In his office, Jim Wilson hangs his Davidson diploma the highest. It represents the first place he felt intellectually challenged.

Jim Wilson ’66 says Davidson was like a nurturing estuary—the place where salt water and fresh water come together. It offered a protective environment and also his first experience of feeling intellectually challenged. So much so, he wondered if he would be able to finish.

Wilson came to Davidson intending to play football, but a chronic illness prevented him from fulfilling that obligation. He also wrestled for a year. The three-letter high school athlete had always envisioned college to be about playing sports, so as his path shifted, so did he. He had another focus, too, as he and his wife Sara got married sophomore year, and the couple’s first child, a son, was born before Wilson finished at Davidson.

“Davidson empowered me and cultivated in me an intellectual curiosity and a joy that comes with acquiring new tools,” he said. “I had this epiphany that I could do some things in this world. I had to reframe myself.”

This so-called “reframe” led him to medicine, teaching and research.

After attending the University of North Carolina School of Dentistry, Wilson went into private practice, and he participated in church-sponsored mission trips, leading him to wonder if there was something more he could be doing. In 2001, he changed course, from direct engagement with patients to teaching residents in the MD/DDS double-degree program at the University of Texas Health Science Center at Houston (UTHealth) as they treat patients who have experienced traumatic facial injuries. Wilson now is a full professor in the Department of Oral & Maxillofacial Surgery, training students to evaluate patients, restore them to form and function and help them get back to their pre-accident lives.

“Seeing the students come in with a lot to learn and getting to the point of proficiency—it’s like passing the professional baton to them,” he said. “There is a rawness and closeness to working with patients in the emergency department or operating room. What we do is not elective; we are putting faces back together.”

In addition, Wilson’s research, alongside a colleague at UTHealth, in collaboration with the bioengineering department at UC Davis, recently led to the first-ever successful implanting of a bioengineered cartilage construct into a critical defect in native cartilage of the temporomandibular joint. This could be a game changer for the management of cartilaginous defects and injuries. Wilson believes, as William Osler said, that we are here to add what we can to life, not to get what we can from life.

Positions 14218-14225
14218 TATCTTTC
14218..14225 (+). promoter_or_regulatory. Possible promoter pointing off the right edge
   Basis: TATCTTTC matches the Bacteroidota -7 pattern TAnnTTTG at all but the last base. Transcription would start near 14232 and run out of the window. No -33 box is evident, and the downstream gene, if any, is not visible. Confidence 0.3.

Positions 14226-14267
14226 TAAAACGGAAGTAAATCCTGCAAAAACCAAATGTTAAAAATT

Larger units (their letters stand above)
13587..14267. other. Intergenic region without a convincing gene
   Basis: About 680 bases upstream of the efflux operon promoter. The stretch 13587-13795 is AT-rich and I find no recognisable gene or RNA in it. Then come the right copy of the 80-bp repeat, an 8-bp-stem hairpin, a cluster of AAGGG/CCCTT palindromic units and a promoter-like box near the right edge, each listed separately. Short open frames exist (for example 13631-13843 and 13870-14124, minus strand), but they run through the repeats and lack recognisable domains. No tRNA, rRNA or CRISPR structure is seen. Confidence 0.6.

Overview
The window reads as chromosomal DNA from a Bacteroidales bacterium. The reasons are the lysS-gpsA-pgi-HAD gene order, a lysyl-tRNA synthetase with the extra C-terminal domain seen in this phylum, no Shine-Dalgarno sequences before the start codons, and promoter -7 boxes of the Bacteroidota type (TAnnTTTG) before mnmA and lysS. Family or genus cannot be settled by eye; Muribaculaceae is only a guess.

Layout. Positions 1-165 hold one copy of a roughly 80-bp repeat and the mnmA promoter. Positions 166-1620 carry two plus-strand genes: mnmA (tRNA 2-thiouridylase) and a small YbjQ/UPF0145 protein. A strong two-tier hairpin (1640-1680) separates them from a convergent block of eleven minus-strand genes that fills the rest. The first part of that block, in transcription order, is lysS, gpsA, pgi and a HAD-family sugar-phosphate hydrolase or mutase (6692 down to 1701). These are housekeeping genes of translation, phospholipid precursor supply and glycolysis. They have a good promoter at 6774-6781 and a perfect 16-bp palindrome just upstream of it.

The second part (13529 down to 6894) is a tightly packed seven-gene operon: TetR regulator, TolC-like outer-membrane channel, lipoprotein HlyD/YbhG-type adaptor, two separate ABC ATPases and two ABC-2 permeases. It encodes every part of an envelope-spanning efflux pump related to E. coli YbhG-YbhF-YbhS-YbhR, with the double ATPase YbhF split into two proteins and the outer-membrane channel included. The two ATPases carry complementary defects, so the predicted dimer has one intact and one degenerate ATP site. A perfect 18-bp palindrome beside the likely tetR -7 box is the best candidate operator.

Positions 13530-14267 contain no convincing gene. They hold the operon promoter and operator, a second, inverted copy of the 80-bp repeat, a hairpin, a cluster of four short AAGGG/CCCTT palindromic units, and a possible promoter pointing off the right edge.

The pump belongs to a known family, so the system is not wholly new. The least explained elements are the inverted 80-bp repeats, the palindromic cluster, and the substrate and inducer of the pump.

Outside of his daily work, Wilson has continued to make time to serve, including during the aftermath of Hurricane Harvey that devastated Houston.

“It was amazing to witness the spontaneity that comes out of people when we’re in a crisis,” he said. “They came in all manners to the convention center where many were gathered – to cut hair, to mime, to paint faces, to bring food and to pray. To see the response of the community was really something.”

Wilson feels a deep sense of gratitude for what he has experienced and for the people who have come into his life from all directions.

“People say doctors are a privileged lot,” said Wilson. “The key there is that we are privileged to serve, to share the human drama of our patients and to contribute to their health and well-being.”

Of Wilson’s three children, two are doctors and all three are in healthcare. None came to Davidson, but one of his grandchildren is studying and playing soccer at Davidson this fall—a great joy for his grandfather.

“In my office, my Davidson diploma has always hung the highest,” he said. “Those experiences are the ones I harken back to as I go along.”

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